In recent years, several pilgrimages of former prisoners and/or their descendants have come from Germany to visit the site. They are usually visibly moved by the experience but even more by the friendliness of the Roswell people who welcome them with open arms and show them a good time.
In 1935 when I was 13, I was boarding with a family friend, Beulah Tabor (“Aunt Beulah”) in El Paso. I was there to go through the final year of grade school and try to get up to speed for the Texas school system. I would be starting high school there next fall.
My folks were paying for my board, of course, but I had some little expenses for which I needed extra money. I got myself an afternoon paper route and that made it necessary for me to have a bike. Dad “loaned” me the money to buy a nice used one I had located.
Everything went well through the first semester. I was “acing” my classes, which proved that our little one-room school in New Mexico was not so far behind the Texas schools as we had been told — by Texans. In fact, it was not behind at all; it was ahead!
I had an ideal set-up there with Aunt Beulah, who was an excellent cook and fed me very well. She also sometimes let me drive her brand-new Plymouth.
But along in the spring, I was getting pretty homesick. Our ranch was only 25 miles away and that sounded closer and closer as the weeks wore on and my spring fever got worse and worse. One afternoon I couldn’t stand it any longer. I quit my paper route with no notice — which guaranteed I couldn’t get it back — and started out on Highway 54 toward Newman and home.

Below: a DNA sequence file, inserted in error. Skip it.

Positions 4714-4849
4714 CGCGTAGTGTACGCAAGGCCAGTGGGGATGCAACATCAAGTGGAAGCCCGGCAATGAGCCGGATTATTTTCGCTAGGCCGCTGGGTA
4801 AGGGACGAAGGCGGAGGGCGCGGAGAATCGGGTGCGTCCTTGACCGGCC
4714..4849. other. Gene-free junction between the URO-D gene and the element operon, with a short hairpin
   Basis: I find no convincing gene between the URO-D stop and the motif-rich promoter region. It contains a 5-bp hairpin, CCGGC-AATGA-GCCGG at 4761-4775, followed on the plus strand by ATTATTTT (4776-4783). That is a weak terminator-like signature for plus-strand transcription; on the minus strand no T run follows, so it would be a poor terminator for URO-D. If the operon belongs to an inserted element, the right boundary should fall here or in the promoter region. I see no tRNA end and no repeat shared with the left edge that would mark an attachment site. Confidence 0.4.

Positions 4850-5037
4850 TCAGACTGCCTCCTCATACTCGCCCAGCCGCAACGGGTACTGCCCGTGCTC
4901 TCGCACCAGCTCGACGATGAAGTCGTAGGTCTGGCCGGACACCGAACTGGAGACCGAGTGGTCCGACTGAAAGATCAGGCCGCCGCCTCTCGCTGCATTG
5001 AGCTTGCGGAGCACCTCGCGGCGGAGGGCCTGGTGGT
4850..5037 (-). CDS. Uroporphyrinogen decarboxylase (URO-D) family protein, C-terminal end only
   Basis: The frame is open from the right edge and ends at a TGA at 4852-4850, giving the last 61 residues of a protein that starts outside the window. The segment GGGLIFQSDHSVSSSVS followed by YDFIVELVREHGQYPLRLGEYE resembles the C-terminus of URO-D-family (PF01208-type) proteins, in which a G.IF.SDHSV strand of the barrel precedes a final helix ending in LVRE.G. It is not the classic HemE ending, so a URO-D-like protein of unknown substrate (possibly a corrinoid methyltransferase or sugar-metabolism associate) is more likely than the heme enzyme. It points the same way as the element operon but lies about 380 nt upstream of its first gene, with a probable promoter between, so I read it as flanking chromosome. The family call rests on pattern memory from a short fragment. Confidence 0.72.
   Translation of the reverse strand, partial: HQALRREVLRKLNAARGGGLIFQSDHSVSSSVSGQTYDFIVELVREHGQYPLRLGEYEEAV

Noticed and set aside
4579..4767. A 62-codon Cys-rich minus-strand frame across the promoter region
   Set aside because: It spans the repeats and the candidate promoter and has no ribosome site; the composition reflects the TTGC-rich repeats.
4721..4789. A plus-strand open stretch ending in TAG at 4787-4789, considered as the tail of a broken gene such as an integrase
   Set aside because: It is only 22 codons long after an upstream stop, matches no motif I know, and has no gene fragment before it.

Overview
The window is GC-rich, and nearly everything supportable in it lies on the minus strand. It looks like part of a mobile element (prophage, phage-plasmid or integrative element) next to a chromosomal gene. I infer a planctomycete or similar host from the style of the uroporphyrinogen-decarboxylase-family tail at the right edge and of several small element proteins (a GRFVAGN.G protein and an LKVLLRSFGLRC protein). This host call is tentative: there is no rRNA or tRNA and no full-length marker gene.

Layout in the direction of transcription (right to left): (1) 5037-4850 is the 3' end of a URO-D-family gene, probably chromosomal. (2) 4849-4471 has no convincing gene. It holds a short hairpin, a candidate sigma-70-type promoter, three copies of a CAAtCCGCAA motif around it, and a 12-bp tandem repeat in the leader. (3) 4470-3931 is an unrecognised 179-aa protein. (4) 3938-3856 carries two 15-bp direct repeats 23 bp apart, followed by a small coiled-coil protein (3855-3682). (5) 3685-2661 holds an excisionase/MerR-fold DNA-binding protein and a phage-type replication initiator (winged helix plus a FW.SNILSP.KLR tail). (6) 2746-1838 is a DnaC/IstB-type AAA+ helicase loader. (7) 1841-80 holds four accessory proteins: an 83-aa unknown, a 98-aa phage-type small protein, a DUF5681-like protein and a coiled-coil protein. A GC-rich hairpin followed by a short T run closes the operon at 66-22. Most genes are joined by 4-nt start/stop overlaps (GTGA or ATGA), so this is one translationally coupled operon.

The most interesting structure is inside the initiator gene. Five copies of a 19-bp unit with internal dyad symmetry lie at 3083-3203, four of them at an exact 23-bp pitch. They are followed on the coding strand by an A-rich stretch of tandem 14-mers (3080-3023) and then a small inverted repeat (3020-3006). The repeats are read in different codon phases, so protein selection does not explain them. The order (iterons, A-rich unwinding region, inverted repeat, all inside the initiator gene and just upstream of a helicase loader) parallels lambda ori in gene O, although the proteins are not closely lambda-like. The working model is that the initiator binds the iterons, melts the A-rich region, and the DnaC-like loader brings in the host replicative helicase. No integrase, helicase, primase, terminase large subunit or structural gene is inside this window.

There was a medium-to-fierce sandstorm blowing from the southwest and the road ran straight north. This gave me a slight tailwind but a very strong side-wind. I had to lean as far to the left as I could to keep from being blown off the right edge of the road. I thought, “Oh boy, I’m glad I won’t have to ride back on this road, facing the wind.”
Even five miles under those conditions, with sand in my eyes, nose and mouth and down my collar, would have been pretty tough. But 25 miles was almost more than I could make. Many times I thought I would not make it. But the thought of Mom’s welcoming arms and a cold glass of milk and some cookies spurred me on.
At long last, with the (imagined) last ounce of my strength, I turned off the highway to ride the half-mile to the ranch. Now I was facing the wind at about 11 o’clock. I had to get off the bike and push it. The delicious thoughts of what lay ahead kept me going.
When I got to Mom’s kitchen door, I didn’t just barge in as I normally would have done. I even knocked. And knocked. She was sure slow getting there! When she finally did open the door, I could see right away that she was surprised, but not pleased, to see me. No smile. No open arms.
She looked me over and said, “Well, aren’t you a sorry looking thing!” and stood aside so I could enter. I got myself a glass of water. Mom said, “Well, now young man, what’s this all about?”
I was not going to cry. I WAS NOT. But I blubbered a little. “I just got homesick, Mom. I couldn’t stand it anymore. Aren’t you even glad to see me?”
“Yes, of course I’m glad to see you, but I don’t understand how you can be here at this time of day. What about your paper route? And what did you tell Aunt Beulah? I don’t think I’m going to like what you tell me, but try telling me anyway.”